Besides compliance issues, companies should address issues such as how local claims will be handled and paid, and which other local services they may need in the event of a claim or incident. For example, companies building projects in the European Union may want to purchase environmental coverage that responds to the demands of the European Environmental Liability Directive in order to provide proper insurance protection for potential liability associated with damage to the environment or natural resources. On a broader level, catastrophe planning should be part of a global risk management strategy.
Public/private partnerships may bring new risks
Another consideration for contractors revolves around project structure. Typically in the U.S., construction projects have been driven either by the owners or the contractors and the insurance coverage reflected that through an owner- or contractor-controlled insurance program (OCIP/CCIP). Today, while more U.S. projects are being structured as public-private partnerships, because the structure is more common in Europe, U.S. contractors considering projects abroad may encounter it for the first time. Public-private partnerships raise questions about how risks and liabilities are apportioned among the parties, so contractors may find themselves sharing responsibility for risks that are not typically part of a standard project, or have increased exposures for professional liability.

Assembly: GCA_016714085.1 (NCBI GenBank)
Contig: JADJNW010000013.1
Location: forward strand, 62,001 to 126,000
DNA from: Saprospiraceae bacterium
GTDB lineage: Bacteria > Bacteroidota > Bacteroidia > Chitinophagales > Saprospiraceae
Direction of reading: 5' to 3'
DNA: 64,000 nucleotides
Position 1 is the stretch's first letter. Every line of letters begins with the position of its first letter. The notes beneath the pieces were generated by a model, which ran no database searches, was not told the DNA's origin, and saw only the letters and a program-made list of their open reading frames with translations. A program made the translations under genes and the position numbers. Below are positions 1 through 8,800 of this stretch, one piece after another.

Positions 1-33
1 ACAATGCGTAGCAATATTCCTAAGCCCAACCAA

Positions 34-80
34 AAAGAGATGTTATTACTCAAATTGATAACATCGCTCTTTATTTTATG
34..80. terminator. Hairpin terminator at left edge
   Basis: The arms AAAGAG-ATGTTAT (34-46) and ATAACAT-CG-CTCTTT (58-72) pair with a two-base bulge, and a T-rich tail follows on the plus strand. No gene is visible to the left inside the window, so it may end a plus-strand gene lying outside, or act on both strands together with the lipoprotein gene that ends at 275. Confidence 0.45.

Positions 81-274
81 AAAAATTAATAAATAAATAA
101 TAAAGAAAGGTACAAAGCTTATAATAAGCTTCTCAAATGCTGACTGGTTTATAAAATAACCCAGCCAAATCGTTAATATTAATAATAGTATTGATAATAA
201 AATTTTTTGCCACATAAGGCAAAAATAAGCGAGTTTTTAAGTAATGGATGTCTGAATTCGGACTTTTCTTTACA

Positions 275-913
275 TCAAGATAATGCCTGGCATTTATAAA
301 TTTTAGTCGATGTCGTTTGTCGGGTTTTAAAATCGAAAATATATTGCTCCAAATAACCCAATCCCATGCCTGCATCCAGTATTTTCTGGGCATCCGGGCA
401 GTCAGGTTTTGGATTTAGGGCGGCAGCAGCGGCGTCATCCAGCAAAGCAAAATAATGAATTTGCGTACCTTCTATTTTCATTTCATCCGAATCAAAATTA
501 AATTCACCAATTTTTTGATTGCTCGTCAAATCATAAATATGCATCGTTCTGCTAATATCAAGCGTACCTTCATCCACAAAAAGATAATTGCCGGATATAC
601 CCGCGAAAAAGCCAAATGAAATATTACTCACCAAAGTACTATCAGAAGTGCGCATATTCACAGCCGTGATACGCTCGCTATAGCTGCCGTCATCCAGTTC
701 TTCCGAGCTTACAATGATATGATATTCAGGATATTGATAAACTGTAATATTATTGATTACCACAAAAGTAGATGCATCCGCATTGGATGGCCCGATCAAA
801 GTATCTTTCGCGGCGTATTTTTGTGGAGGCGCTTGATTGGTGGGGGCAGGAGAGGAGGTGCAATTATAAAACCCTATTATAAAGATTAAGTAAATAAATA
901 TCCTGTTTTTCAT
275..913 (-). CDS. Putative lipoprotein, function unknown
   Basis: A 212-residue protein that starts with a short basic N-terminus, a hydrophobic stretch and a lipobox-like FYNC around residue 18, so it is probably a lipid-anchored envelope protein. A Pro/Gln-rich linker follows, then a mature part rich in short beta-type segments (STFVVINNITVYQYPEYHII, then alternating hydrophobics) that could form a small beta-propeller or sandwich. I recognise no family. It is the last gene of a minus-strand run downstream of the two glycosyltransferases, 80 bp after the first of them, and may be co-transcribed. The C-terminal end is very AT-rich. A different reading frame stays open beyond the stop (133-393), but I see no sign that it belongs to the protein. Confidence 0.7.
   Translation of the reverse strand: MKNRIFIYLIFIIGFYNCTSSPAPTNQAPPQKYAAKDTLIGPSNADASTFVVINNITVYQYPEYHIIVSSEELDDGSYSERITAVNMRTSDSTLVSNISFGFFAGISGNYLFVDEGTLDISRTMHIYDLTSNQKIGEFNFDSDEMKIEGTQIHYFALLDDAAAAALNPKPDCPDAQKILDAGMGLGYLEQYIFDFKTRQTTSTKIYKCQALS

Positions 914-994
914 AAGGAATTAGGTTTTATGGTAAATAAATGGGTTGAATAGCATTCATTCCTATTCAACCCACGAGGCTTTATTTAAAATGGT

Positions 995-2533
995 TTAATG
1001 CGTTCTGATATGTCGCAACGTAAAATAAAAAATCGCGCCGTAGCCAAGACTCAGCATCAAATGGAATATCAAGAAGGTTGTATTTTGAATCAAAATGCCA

M&As can impact insurance programs
With the growth of the global construction economy, and the rising need for the development or improvement of infrastructure in emerging economies, an increasingly multinational approach has led to consolidation and merger-and-acquisition activity in the construction marketplace. As this trend continues, companies also need to consolidate their insurance programs to achieve better efficiency by individual lines of business and to meet insurance requirements in different countries.
The takeaway: local risks, global solution
For contractors working in more than one country, maintaining consistent insurance coverage across borders while controlling costs clearly presents a number of challenges. By using a controlled master policy and admitted insurance from local carriers, contractors potentially gain greater insight into their claims trends and an increased ability to identify locations experiencing significant losses. With this information, contractors also will be in a better position to take corrective action and reduce losses.
Finally, while varying insurance regulations and markets must be addressed, contractors should evaluate the insurance carrier, its experience and presence in foreign markets and its relationships with local insurers around the world. When it comes to international construction projects, the right insurance coverage will play a crucial role in long-term success.
To learn more about how to manage global contracting risks, read the ACE whitepaper: “Global Construction: International Opportunities, Local Risks.”
This article was produced by the R&I Brand Studio, a unit of the advertising department of Risk & Insurance, in collaboration with ACE Group. The editorial staff of Risk & Insurance had no role in its preparation.